Regardless of the application, porous insulation, such as a fibrous mat capable of trapping immobile air, for example, to absorb noise, should be preferred. This structure should be soft enough to play its role depending on the insulation required (insulating against air-borne noise, impact noise or acoustic correction) and sufficiently rigid to guarantee good mechanical behaviour of the surfaces.

The choice of insulation objectives

Insulation corresponds to the level of acoustic performance targeted to insulate premises from neighbouring premises. The better the insulation between two buildings, the better the comfort.
Acoustic insulation comprises all techniques and processes implemented to obtain the required sound insulation.

Material factors

The insulating properties of construction and insulating materials are expressed by performance factors expressed in dB. These indices, measured in laboratories, characterise the ability of construction elements to reduce sounds:

  • For air-borne noise, acoustic absorption factor Rw, expressed in dB. The higher the Rw, the better the material’s noise reduction performance.
  • For knocks, shock noise efficacy factor ? Lw, expressed in dB.
  • In terms of acoustic correction, the absorbing power of the material is measured. Expressed in the form of a general factor ? w, it ranges between 0 (total reflection: the material is not recommended for acoustic correction) and 1 (total absorption: the material can contribute effectively to acoustic correction). The closer the factor is to 1, the better the absorption and especially the acoustic correction of the premises.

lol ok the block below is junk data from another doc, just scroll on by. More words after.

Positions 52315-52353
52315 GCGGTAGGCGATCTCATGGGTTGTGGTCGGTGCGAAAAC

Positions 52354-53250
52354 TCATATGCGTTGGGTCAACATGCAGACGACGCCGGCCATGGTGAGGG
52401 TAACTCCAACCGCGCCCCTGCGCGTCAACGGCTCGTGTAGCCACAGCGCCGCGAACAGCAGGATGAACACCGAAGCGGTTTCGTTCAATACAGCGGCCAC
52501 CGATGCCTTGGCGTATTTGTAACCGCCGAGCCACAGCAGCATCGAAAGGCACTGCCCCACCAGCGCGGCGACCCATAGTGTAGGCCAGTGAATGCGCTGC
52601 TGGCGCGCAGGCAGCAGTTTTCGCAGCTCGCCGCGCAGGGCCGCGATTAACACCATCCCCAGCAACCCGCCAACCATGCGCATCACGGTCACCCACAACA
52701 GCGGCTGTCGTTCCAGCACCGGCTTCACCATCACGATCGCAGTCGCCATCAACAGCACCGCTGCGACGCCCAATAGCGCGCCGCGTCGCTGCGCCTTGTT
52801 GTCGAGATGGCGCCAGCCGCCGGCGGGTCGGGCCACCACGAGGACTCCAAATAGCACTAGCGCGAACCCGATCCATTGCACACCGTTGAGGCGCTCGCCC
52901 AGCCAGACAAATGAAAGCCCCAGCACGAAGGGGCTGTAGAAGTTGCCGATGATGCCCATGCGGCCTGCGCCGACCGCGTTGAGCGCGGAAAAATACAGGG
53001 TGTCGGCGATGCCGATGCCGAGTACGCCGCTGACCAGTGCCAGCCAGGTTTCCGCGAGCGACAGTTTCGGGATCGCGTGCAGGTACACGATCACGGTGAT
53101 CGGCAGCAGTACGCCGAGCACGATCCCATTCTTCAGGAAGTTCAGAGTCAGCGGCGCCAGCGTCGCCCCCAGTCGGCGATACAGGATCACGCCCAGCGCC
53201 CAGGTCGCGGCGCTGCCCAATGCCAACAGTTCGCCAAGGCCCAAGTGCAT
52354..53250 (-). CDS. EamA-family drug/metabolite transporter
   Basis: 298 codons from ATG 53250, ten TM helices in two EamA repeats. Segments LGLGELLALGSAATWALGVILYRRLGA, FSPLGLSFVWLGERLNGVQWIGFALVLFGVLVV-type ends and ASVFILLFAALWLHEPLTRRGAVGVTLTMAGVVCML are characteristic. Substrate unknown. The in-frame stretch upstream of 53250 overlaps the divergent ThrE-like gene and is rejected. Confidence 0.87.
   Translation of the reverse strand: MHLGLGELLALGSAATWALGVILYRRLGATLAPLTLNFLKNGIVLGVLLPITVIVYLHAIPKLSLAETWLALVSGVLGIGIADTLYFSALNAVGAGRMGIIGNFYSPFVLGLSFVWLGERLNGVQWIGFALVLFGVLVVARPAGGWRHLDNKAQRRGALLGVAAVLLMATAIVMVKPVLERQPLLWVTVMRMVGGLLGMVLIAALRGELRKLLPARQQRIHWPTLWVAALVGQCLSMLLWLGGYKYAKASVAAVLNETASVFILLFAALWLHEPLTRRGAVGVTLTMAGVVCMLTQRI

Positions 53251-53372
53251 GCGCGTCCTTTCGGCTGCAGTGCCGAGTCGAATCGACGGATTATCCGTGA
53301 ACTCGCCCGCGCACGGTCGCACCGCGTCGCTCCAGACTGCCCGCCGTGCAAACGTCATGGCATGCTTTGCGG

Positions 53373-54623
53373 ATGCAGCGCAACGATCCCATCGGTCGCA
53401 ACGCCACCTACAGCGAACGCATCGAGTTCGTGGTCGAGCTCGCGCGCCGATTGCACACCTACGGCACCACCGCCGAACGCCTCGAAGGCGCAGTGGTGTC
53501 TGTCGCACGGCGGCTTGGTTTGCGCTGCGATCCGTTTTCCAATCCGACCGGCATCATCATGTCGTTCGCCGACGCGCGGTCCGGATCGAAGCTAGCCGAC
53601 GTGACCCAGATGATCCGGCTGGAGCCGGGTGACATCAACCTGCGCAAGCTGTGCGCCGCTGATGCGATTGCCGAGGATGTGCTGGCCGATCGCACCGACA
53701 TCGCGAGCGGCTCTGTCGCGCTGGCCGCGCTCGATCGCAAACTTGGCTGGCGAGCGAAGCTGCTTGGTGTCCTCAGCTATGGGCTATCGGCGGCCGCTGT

NB

These factors are standardised to compare all materials and construction elements with a single rule. They indicate the performance of materials according to each application. 
In terms of renovation, there are no set requirements. It is therefore recommended, when insulating, to comply with acoustic regulation requirements applicable for new housing.

To summarise

For a successful acoustic site, it is necessary to follow 6 stages:

  1. identify the type of noise (interior or external air-borne, impact, equipment noises) ;
  2. identify the cause of the noise, the surfaces through which it is transmitted in order to treat them;
  3. assess the intensity of the noise perceived (in dB), define the maximum level of noise acceptable for premises or housing and thus define the insulation input needed;
  4. identify the nature of existing surfaces to be treated (breeze blocks or hollow bricks, concrete, cellular partitions, plaster boards, wooden or hollow flooring, etc.) ;
  5. choose the appropriate solution and performance for the type of surface.
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